Popular from 1880-1930, Beaux-Arts style buildings are some of the most opulent in American architecture. The style represented a reaction against eclectic Victorian era expressions that celebrated asymmetry and featured a mixture of patterns and textures. While ornate, the Beaux-Arts style is more orderly than those of the Victorian era. Architects who studied at the École des Beaux-Arts in France brought the style to America. The École curriculum focused on ancient Greek and Roman architecture and exposed students to Renaissance architecture and the practice of carefully adding sculptural elements and decoration to the traditionally more austere works of the ancients.
The Beaux-Arts style lends itself to monumental works and most examples are public buildings such as schools, train stations, financial institutions, and state capitols. Residential examples of the style tend to be mansions built by successful capitalists. Beaux-Arts buildings are nearly always symmetrical and prominently feature columns as both a stylistic element and a celebration of structure. While the time periods and reliance on classical elements share some overlap, Beaux-Arts buildings should not be confused with the more reserved Classical Revival style. Beaux-Arts buildings feature a more liberal use of decorative elements, often having applied sculptural features or statuary adorning the walls or roofline.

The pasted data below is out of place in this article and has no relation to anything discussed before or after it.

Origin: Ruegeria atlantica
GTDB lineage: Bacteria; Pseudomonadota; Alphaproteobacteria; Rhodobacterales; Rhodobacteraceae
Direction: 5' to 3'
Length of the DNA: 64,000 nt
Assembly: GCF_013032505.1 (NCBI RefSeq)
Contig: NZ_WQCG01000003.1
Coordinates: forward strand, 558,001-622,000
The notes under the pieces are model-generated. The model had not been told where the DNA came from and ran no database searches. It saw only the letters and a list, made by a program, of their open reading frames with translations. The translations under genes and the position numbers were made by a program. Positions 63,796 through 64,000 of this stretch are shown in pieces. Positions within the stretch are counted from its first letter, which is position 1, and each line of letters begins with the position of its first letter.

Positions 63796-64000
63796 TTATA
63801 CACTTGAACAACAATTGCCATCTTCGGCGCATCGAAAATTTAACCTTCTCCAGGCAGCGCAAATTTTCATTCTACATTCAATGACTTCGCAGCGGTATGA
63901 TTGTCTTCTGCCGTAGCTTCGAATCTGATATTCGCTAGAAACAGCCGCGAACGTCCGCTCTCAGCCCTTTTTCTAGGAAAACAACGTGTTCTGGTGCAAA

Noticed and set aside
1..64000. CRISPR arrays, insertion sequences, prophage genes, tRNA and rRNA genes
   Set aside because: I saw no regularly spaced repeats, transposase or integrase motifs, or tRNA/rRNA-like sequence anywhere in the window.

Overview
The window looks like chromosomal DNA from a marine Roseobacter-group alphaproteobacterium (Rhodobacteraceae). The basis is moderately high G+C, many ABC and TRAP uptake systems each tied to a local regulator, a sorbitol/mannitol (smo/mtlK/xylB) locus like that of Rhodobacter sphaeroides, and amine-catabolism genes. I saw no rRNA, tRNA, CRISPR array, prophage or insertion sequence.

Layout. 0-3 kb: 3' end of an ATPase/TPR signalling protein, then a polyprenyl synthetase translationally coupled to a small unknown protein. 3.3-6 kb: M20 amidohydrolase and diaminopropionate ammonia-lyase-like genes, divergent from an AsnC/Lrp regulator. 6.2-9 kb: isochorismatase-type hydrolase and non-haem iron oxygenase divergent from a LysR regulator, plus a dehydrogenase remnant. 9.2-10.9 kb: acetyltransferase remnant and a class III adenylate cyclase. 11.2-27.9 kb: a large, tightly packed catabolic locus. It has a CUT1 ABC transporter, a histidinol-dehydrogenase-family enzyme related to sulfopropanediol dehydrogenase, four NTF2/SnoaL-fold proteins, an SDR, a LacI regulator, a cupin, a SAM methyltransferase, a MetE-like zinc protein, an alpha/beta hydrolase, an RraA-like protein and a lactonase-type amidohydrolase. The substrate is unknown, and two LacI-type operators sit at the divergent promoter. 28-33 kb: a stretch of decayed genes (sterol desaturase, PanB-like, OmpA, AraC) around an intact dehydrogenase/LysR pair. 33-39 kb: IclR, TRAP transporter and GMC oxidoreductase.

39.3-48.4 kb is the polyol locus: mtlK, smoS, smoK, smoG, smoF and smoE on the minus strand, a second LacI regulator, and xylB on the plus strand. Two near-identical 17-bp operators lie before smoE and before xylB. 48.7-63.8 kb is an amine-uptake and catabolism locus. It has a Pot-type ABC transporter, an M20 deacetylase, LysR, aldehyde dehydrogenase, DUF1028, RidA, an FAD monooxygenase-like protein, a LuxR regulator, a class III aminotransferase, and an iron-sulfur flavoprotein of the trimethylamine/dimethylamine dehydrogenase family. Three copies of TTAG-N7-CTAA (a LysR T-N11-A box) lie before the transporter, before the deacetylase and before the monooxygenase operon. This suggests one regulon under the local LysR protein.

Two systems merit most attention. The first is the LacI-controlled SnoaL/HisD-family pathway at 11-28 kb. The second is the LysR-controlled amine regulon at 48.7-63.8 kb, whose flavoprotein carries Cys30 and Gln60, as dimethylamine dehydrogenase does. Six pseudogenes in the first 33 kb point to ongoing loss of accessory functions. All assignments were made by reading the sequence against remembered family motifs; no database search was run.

Beaux-Arts designs are most commonly executed in light colored stone, especially marble or sandstone. Buildings of this style occasionally have mansard roofs, but more often a flat or low-pitched roof was used. Classical ordering is common, with buildings often having a lower level clad in rusticated stone, middle floors featuring more refined design elements and details (pedimented windows with balustraded sills, garlands or swags adorning the walls, pilasters or columns), and an exaggerated cornice at the top. While some examples are asymmetrical, most Beaux-Arts buildings feature bold symmetry.
The Beaux-Arts style appears in many American cities. The style went hand-in-hand with the City Beautiful movement, a key influence upon city planning in the early twentieth century. The Beaux-Arts style diminished in popularity in the late 1920s, coinciding with a shrinking of the American economy. Monumental size and ornate exteriors made this style expensive to build, thus it effectively ended with the onset of the Great Depression.
Flat or low pitched roof
Masonry exterior (usually stone)
Sculptural elements (cartouche, statuary, garlands)